It’s the taste, bud, or in this instance “The Taste Bud,” a column by Kevin Gibson, who needs no introduction but provides one nonetheless.

Kevin Gibson has been a professional writer for more than three decades, having written about restaurants, beer, bourbon, sports, night life, music and plenty more. He has won numerous awards from The Associated Press, Society of Professional Journalists and Indiana State Press Association, among others, but can’t remember where he put most of them. In addition, he has written for publications like LEO Weekly, Bourbon+ magazine, Thrillist, Alcohol Professor, Louisville Magazine and many more, including various newspapers. When he’s not busy writing books or stories about Louisville, he’s likely hanging out at a brewery with his dog, Atticus.

And here’s Atticus, with whom I (Roger) was spending a few quality minutes last November while Kevin “fetched” us another round of beers. Atticus was driving, and stuck to water.

Coming at last to the point, never my strong suit, on the majority of Friday mornings henceforth F&D will be linking to Kevin’s “The Taste Bud” column, including new posts and ones from the past. We’ll provide the gist of it, then you can click through to Kevin’s web site to finish reading the articles.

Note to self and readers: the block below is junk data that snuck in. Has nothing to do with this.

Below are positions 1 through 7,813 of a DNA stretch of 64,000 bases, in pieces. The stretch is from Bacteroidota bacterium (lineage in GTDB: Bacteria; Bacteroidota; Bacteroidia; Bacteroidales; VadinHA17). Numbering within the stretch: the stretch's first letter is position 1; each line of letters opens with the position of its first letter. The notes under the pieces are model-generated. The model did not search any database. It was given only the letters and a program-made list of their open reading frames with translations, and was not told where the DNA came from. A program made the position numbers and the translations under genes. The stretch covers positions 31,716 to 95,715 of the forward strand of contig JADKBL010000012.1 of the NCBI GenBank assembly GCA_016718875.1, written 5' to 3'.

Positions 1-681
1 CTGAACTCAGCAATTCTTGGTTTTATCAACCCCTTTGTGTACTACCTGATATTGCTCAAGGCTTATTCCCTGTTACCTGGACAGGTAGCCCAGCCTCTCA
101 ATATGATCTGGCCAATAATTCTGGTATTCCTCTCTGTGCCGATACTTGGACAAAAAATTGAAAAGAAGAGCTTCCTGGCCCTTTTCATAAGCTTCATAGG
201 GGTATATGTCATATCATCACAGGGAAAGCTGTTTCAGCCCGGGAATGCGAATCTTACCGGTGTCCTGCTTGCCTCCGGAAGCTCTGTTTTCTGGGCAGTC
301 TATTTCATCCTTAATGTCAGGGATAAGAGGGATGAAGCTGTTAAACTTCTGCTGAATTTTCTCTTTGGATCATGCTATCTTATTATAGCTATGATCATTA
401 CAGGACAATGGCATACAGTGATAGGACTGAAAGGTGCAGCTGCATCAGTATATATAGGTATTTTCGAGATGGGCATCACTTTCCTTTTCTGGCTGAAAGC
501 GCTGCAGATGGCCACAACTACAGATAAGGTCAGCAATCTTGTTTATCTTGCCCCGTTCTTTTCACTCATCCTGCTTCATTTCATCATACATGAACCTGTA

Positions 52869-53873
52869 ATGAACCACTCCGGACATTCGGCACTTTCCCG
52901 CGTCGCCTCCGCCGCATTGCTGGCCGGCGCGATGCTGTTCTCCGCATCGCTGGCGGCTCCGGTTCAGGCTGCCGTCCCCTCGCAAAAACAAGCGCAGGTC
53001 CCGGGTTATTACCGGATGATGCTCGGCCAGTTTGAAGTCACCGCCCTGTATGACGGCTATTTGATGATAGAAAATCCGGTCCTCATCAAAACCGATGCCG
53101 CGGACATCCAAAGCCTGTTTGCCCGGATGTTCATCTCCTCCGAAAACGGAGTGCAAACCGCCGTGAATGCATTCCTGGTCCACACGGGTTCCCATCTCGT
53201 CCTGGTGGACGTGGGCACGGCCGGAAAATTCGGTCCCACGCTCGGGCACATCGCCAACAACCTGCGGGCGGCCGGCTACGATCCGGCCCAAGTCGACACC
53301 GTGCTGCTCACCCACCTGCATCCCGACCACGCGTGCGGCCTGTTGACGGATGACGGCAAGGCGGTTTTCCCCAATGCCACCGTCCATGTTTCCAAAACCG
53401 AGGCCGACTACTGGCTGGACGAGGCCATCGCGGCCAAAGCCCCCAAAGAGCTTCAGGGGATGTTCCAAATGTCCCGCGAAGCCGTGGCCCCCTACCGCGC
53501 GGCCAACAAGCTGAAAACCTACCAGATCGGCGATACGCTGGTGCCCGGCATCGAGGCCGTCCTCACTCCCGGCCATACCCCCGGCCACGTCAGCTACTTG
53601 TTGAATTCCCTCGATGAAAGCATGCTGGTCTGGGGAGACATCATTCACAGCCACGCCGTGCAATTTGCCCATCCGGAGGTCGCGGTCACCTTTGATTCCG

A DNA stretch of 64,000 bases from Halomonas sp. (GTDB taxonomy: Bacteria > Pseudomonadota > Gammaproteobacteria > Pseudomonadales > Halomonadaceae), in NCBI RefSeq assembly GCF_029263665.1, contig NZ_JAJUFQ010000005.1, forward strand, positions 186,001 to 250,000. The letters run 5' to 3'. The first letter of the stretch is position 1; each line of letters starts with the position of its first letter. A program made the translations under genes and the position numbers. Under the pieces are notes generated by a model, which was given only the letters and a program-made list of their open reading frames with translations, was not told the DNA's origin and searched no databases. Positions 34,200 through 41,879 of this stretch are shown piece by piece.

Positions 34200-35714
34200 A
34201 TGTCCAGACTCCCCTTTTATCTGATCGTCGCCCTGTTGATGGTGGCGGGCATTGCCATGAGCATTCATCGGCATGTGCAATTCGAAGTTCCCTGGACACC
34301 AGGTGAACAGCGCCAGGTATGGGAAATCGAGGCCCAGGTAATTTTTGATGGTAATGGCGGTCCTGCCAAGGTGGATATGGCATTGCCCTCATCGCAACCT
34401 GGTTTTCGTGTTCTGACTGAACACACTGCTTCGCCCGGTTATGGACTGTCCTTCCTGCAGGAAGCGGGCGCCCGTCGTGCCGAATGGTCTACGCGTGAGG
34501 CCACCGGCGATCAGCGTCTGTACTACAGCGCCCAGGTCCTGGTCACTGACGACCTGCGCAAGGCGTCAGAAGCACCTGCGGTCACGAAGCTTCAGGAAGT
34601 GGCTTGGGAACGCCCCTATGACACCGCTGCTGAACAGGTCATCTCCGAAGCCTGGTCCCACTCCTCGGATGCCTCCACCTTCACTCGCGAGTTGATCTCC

Leading things off, Kevin’s lifelong journey through seafood continues with a visit to Osaka Sushi & Japanese Cuisine.

The Taste Bud: Hokkigai was the Lost Element in my Sushi Journey

When I was a kid, fried seafood was a favorite in my family, and that usually meant a “fish box” from Clarksville Seafood or Hungry Pelican, with breaded cod or whitefish, fries, coleslaw and hush puppies. Clams? Usually way too exotic.

But then, one time, my mom got fried clams for her dinner, and let me try a couple. They were salty, chewy, not terribly flavorful – but they were different and kind of weird, and the only other clam I’d ever had any experience with tried to eat Robin on the old “Batman” TV show.

So, I went on a clams tear, eating them any chance I got, thinking at age 13 or so that I was being highly adventurous and cool (early signs of my developing food nerd-dom). Of course, later clam chowder made its way to my palate, and one of my favorite dining experiences of my life involved eating fresh-shucked oysters and Cherrystone clams at the Union Oyster House in Boston, which is reputed to be the oldest restaurant in America.